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WHO Collaborating Centre for Reference and Research on Influenza (VIDRL)
Peter Doherty Institute for Infection and Immunity
792 Elizabeth Street
Melbourne VIC 3000 Australia

T +61 3 9342 9300
F +61 3 9342 9329
whoflu@influenzacentre.org


Bayesian and Penalised Regression Methods for Epidemiological Analysis

PLEASE NOTE THAT THIS COURSE HAS ALREADY BEEN COMPLETED.

The Centre hosted this short course for statisticians and epidemiologists in July 2014.

Presenter: Sander Greenland
Professor of Epidemiology, UCLA School of Public Health
Professor of Statistics, UCLA College of Letters and Science

Professor Sander Greenland is one of the most prolific and influential authors on epidemiological methods of the past 2-3 decades, including a co-author (with K Rothman) of the widely prescribed textbook ‘Modern Epidemiology’ and a first author of 177 articles in epidemiology and biostatistics journals.

Date: 24-25 July 2014 (Thursday-Friday)

Supported by: WHO Collaborating Centre for Reference and Research on Influenza, and the Centre for Epidemiology and Biostatistics, Melbourne School of Population and Global Health, The University of Melbourne

Organised by: Sheena Sullivan and Julie Simpson

Location: Peter Doherty Institute for Infection and Immunity, Corner Grattan and Elizabeth Streets, Melbourne, Victoria

Background: Bayesian methods continue to become more popular in statistical modelling, but are not covered in most basic teaching. This lag may in part be due to common misconceptions (encouraged by most expositions) that Bayesian methods are conceptually distinct from frequentist methods and require special software. In fact, Bayesian methods are examples of penalized ("shrinkage") estimation and thus are perfectly acceptable frequentist methods; conversely, common frequentist methods are special types of Bayesian methods in which prior distributions are noninformative (so penalties are either zero or infinite). This short course will explain and illustrate the relationship between the two perspectives with real examples and will show how penalization allows one to deal with a number of common problems that render ordinary statistical methods misleading for epidemiological research.

Thursday 24 July
On day 1, Bayesian and penalized regression methods were introduced, as an alternative to standard frequentist approaches, for analysing data from observational studies in health and social sciences. How to include prior information or suitable shrinkage, without requiring specialist software (such as WinBUGs), was demonstrated, with SAS and Stata coding provided in the computer practicals.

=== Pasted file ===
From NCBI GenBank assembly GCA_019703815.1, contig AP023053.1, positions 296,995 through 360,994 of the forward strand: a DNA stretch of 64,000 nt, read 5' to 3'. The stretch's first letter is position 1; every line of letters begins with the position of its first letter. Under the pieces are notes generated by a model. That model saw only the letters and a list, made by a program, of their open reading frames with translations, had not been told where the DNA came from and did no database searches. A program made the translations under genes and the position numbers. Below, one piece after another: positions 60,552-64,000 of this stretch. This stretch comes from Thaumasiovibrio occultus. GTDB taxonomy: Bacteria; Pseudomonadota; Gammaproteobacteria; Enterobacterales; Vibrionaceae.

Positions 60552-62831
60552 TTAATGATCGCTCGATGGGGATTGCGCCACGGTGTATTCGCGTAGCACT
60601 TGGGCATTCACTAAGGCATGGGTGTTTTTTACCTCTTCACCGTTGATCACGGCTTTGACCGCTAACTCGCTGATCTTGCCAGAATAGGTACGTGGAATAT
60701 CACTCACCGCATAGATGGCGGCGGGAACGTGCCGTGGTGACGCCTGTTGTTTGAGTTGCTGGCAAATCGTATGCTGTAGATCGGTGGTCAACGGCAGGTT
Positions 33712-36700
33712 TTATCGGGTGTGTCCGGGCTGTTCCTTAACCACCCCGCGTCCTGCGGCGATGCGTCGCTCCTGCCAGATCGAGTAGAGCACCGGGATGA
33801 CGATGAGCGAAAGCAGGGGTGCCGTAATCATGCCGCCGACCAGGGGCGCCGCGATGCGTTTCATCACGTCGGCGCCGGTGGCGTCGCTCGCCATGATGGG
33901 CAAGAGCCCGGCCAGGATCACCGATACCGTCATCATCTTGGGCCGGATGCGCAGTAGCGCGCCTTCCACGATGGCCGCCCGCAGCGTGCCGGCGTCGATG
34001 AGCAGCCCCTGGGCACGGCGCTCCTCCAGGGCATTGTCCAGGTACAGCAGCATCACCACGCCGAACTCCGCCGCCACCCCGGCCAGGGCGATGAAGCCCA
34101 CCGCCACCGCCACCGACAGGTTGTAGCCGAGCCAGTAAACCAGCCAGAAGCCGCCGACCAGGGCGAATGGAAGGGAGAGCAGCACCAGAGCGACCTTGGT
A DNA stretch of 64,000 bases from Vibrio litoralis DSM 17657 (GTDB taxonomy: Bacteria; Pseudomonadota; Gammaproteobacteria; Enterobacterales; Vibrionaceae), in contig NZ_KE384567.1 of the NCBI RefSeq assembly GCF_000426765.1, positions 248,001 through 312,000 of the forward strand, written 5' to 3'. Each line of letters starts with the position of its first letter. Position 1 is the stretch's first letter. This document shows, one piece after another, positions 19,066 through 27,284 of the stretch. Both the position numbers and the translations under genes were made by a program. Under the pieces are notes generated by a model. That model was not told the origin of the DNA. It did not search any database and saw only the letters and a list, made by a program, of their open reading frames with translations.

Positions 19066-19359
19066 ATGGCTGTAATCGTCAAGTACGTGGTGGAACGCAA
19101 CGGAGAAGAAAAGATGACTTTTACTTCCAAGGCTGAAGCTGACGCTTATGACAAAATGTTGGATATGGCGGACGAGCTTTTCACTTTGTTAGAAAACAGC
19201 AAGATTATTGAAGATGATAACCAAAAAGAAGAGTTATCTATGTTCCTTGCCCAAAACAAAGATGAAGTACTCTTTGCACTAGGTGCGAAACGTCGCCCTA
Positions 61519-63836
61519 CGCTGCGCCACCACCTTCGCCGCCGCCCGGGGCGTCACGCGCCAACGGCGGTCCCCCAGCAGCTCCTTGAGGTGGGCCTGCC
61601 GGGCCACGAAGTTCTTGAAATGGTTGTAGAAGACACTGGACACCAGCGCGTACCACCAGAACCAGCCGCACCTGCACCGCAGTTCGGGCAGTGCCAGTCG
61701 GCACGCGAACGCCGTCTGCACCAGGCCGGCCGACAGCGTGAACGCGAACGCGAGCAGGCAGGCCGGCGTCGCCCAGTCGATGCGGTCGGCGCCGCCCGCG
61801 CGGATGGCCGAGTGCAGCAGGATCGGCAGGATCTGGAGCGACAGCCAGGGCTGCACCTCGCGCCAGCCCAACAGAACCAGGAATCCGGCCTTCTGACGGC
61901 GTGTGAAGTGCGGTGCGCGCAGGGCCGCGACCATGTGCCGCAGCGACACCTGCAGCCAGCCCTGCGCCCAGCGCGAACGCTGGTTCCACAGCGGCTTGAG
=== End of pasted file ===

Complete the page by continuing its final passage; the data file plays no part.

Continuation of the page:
Friday 25 July
On day 2, the methods were extended for more general regression modelling, including hierarchical (multilevel) and bias modelling. These methods provide an alternative to the parsimony-oriented approaches of standard regression analyses. In particular, they replace arbitrary variable-selection criteria by penalized estimation, which has many desirable frequentist properties and which facilitates realistic use of vague but important prior information. The methods facilitate handling problems of sparse data, multiple comparisons, weight stabilization, and sensitivity analysis with multiple bias sources.

Target audience: The course was designed for researchers with previous formal training in epidemiology and multivariable regression methods. During computing sessions the participants were provided with examples of computer code, solutions and assistance from tutors in Stata and SAS only.

For further information about this course please contact Sheena Sullivan by email: whoflu@influenzacentre.org or fax: (03) 9342 9329


Reading

Greenland, S. (2006). Bayesian perspectives for epidemiologic research. I. Foundations and basic methods. Int J Epidemiol, 35: 765-778. comment and reply. Related Stata file

Greenland, S. (2007). Bayesian perspectives for epidemiologic research. II. Regression analysis. Int J Epidemiol, 36: 195-202. Related Stata file

Greenland, S. (2009). Bayesian perspectives for epidemiologic research. III. Bias analysis via missing-data methods. Int J Epidemiol, 38: 1662- 1673. Corrigenda

Sullivan, S., and Greenland, S. (2013). Bayesian regression in SAS software. Int J Epidemiol, 42, 308-317. Letter. Supplementary files

Cole, S., Chu, H., and Greenland, S. (2014) Maximum likelihood, profile likelihood, and penalized likelihood: a primer. Am J Epidemiol, 179: 252-60. Related SAS file

Greenland, S. (2007). Prior data for non-normal priors. Statist Med, 2007, 26: 357890

Greenland, S. (2008). Invited Commentary: Variable Selection versus Shrinkage in the Control of Multiple Confounders. Am J Epidemiol. 167: 523-529.


COURSE MATERIALS

Lecture notes

Labs
Lab 1 for SAS and Stata
Lab 2 for SAS / Stata
Lab 3 for SAS / Stata

ADO files for Stata users (You will need to right click and save these files to the directory C:\ado\plus\p) pllf.zip